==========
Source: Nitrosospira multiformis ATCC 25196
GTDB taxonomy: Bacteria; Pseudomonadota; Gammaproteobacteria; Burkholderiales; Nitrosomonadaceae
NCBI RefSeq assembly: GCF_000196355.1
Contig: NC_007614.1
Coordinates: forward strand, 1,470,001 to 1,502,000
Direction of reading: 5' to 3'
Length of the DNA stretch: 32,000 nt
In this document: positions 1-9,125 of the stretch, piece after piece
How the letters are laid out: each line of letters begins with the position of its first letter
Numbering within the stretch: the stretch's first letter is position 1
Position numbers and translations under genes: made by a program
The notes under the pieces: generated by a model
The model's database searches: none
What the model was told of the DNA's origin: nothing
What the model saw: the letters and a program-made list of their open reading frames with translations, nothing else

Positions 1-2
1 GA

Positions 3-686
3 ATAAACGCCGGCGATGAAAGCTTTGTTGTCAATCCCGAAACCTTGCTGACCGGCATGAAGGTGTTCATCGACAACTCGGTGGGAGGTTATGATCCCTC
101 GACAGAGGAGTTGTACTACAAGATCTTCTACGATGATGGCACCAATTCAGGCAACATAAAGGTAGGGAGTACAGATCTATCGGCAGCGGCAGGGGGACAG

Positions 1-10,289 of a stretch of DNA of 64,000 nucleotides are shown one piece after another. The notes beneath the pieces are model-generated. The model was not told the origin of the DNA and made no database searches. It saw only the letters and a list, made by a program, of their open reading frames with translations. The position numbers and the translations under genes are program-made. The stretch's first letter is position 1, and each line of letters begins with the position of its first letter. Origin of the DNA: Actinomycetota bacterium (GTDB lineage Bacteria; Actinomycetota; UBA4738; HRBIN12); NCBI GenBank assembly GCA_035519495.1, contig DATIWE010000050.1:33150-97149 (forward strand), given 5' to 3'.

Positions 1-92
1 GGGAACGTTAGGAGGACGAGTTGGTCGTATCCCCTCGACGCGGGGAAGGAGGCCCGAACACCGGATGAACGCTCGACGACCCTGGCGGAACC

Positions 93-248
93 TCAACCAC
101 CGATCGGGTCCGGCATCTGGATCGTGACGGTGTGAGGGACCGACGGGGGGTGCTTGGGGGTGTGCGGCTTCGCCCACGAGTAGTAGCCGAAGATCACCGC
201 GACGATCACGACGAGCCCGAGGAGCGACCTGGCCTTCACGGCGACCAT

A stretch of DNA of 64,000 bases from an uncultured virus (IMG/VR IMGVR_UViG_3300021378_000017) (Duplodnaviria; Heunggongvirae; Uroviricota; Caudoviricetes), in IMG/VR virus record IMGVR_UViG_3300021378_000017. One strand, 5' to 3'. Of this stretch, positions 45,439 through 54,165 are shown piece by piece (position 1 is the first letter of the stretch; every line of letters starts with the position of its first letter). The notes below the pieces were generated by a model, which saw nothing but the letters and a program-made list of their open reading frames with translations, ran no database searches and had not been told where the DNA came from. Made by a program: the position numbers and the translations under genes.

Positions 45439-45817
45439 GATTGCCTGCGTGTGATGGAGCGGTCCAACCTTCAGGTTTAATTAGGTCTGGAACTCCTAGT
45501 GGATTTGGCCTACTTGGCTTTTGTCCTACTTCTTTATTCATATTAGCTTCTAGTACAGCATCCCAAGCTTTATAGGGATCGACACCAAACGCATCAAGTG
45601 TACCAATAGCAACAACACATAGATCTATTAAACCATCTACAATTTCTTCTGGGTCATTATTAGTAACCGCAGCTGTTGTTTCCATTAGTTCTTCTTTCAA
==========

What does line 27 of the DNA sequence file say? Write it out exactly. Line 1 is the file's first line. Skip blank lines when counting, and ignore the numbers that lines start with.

201 GACGATCACGACGAGCCCGAGGAGCGACCTGGCCTTCACGGCGACCAT